And so, Moses defended him and took vengeance for the oppressed by striking down the Egyptian. And Moses thought that his people would respond, and that he would become some kind of hero to them. But that’s not their reaction. Verse 25, “For he supposed that his brethren would have understood that God would deliver them by his hand, but they did not understand.”
The people didn’t understand. Verse 26, “And the next day he appeared to two of them as they were fighting, and tried to reconcile them, saying, ‘Men, you are brethren; why do you wrong one another?” Verse 27-28, “But he who did his neighbor wrong pushed him away, saying, ‘Who made you a ruler and a judge over us? 28 Do you want to kill me as you did the Egyptian yesterday?”
Moses had no choice. So in verse 29, “Then, at this saying, Moses fled and became a dweller in the land of Midian, where he had two sons.” His people didn’t want him as a deliverer and peacemaker. Stephen’s point is that Israel is the rejecter. Israel is the blasphemer. And this point will build and build to reach the fact that they also rejected Jesus Christ in verse 51.
Verse 30, “After forty years had passed.” Israel blasphemed Moses, and so blasphemed God because Moses was God’s chosen deliverer. What had Moses been doing for 40 years? Well, he married a daughter of Jethro, named Zipporah. He had a family there. Verse 30 continues, “An Angel of the Lord appeared to him in a flame of fire in a bush, in the wilderness of Mount Sinai.”
Verse 31-33, “When Moses saw it, he marveled at the sight; and as he drew near to observe, the voice of the Lord came to him, 32 saying, ‘I am the God of your fathers—the God of Abraham, the God of Isaac, and the God of Jacob.’ And Moses trembled and dared not look. 33 ‘Then the Lord said to him, “Take your sandals off your feet, for the place where you stand is holy ground.”
Verse 34, “I have surely seen the oppression of My people who are in Egypt; I have heard their groaning and have come down to deliver them. And now come, I will send you to Egypt.” God is faithful. He will fulfill His promise. He will rescue His people. That was holy because God was there. God had not forgotten His covenant. He was ready to bring back the deliverer.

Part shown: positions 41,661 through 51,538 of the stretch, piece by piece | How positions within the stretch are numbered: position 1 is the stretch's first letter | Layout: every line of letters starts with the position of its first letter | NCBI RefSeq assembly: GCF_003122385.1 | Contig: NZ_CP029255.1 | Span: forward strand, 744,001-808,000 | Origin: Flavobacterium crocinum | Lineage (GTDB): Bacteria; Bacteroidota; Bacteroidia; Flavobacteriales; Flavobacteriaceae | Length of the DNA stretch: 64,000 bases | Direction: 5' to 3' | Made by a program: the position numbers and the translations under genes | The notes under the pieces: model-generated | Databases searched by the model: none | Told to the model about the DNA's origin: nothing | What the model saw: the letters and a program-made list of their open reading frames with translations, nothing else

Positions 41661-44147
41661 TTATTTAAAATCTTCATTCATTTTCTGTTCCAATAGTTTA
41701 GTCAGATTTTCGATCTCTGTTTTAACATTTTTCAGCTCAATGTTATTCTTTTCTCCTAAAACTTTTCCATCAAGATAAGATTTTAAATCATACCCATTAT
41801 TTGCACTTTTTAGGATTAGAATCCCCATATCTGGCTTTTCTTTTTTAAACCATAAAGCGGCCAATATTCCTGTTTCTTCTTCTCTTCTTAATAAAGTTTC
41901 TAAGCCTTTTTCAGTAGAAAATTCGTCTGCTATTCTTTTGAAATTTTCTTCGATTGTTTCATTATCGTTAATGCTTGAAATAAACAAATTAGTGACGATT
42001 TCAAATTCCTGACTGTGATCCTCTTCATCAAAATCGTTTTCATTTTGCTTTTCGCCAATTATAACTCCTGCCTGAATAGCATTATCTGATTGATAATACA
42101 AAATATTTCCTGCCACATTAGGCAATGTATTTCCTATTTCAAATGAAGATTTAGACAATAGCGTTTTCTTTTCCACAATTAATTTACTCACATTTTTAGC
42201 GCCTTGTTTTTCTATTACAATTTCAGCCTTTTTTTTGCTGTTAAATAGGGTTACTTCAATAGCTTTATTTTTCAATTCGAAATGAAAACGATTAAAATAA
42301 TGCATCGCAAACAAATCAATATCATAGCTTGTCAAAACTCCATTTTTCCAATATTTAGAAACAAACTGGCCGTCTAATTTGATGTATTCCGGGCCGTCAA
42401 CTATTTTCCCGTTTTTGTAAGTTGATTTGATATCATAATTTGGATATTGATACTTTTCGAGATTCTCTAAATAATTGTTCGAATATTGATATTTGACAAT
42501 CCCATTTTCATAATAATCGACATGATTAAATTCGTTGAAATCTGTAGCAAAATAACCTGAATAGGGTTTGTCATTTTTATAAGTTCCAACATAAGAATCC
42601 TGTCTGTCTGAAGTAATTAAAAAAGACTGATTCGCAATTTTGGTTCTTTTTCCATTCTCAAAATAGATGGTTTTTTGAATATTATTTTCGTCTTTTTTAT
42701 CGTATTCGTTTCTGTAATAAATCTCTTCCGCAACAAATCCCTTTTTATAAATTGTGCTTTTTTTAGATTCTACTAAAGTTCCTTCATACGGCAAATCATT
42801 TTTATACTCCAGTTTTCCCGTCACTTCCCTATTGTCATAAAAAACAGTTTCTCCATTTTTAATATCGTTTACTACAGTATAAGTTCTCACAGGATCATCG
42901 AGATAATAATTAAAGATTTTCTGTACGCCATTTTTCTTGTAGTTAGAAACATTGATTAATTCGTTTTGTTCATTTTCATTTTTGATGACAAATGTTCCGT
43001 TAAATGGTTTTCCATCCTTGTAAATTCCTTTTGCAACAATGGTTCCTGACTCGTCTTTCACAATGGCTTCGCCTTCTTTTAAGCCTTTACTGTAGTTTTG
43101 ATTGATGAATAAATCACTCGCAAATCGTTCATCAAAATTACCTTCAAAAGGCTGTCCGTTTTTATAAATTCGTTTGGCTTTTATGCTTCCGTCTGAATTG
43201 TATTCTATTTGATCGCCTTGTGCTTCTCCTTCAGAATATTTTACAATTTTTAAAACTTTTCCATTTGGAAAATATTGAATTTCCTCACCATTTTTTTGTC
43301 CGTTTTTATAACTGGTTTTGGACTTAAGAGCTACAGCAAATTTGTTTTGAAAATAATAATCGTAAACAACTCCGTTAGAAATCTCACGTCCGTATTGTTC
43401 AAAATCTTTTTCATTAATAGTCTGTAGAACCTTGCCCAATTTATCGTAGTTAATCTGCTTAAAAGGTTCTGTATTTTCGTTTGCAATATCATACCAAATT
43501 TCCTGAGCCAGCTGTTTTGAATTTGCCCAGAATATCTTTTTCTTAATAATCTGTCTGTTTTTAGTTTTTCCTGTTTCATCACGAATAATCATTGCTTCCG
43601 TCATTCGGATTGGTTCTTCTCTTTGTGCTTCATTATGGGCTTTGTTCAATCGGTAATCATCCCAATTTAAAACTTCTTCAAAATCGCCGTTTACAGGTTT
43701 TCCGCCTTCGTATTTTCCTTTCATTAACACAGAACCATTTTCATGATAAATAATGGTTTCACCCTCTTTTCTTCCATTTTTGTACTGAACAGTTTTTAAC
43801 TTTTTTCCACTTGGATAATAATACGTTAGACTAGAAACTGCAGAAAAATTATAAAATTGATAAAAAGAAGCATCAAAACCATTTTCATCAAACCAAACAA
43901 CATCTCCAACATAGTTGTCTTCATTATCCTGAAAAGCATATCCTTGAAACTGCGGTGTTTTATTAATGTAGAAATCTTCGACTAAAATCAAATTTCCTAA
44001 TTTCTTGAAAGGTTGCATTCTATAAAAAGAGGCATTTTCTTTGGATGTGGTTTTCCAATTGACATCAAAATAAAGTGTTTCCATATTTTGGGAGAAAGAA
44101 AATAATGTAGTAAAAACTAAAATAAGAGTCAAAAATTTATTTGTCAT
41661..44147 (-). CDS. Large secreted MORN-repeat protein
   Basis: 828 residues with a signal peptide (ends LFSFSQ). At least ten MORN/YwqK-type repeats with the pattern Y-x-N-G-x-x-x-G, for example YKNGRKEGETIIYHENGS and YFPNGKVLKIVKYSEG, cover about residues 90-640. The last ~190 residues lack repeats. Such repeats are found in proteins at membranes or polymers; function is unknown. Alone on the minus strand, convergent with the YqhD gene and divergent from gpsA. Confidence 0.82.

Verse 35, “This Moses whom they rejected, saying, ‘Who made you a ruler and a judge?’ is the one God sent to be a ruler and a deliverer by the hand of the Angel who appeared to him in the bush.” Moses came a second time and was the deliverer. Do you see in that the foreshadowing of Christ? Rejected the first time; He will return again with full deliverance.
Verse 36, “He brought them out, after he had shown wonders and signs in the land of Egypt, and in the Red Sea, and in the wilderness forty years.” The Jews were always priding themselves on their love of their historic leaders, but their fathers had rejected both Joseph and Moses outright. They were blasphemers of God because they blasphemed God’s purposes in rejecting His chosen leaders.
Verse 37, “This is that Moses who said to the children of Israel, ‘The Lord your God will raise up for you a Prophet like me from your brethren. Him you shall hear.’ And at this point, he directly speaks of Messiah. This Moses that you rejected was the very one who prophesied the coming of a prophet like himself, a prophet chosen by God, set apart by God. This is pointing to Christ.
The history of Moses is like the foreshadowing of the history of Jesus. It was Stephen who believed with all his heart in the very Messiah of whom Moses wrote. Stephen, as a believer in Jesus Christ, gave more honor to Moses than anybody did. You couldn’t honor Moses without honoring Christ. Stephen gives accolades to Moses. He is neither a blasphemer of God or Moses.
The third charge was that he was a blasphemer of the law. Verses 38, “This is he who was in the congregation in the wilderness with the Angel who spoke to him on Mount Sinai, and with our fathers, the one who received the living oracles to give to us.” Moses on Mount Sinai, received the Law, the living oracles, to pass on to you in Exodus 19. An oracle is a command from God.
The law of God is alive. The Word of God lives and abides forever. Our Lord Jesus said not one small speck of that law will ever pass away until it’s all fulfilled. He saw the law that came to Moses on Sinai as divine. It was vital, spiritual revelation from heaven. Stephen is no blasphemer of the law. He understood that God is the author, angels are the mediators, and Moses was the recipient.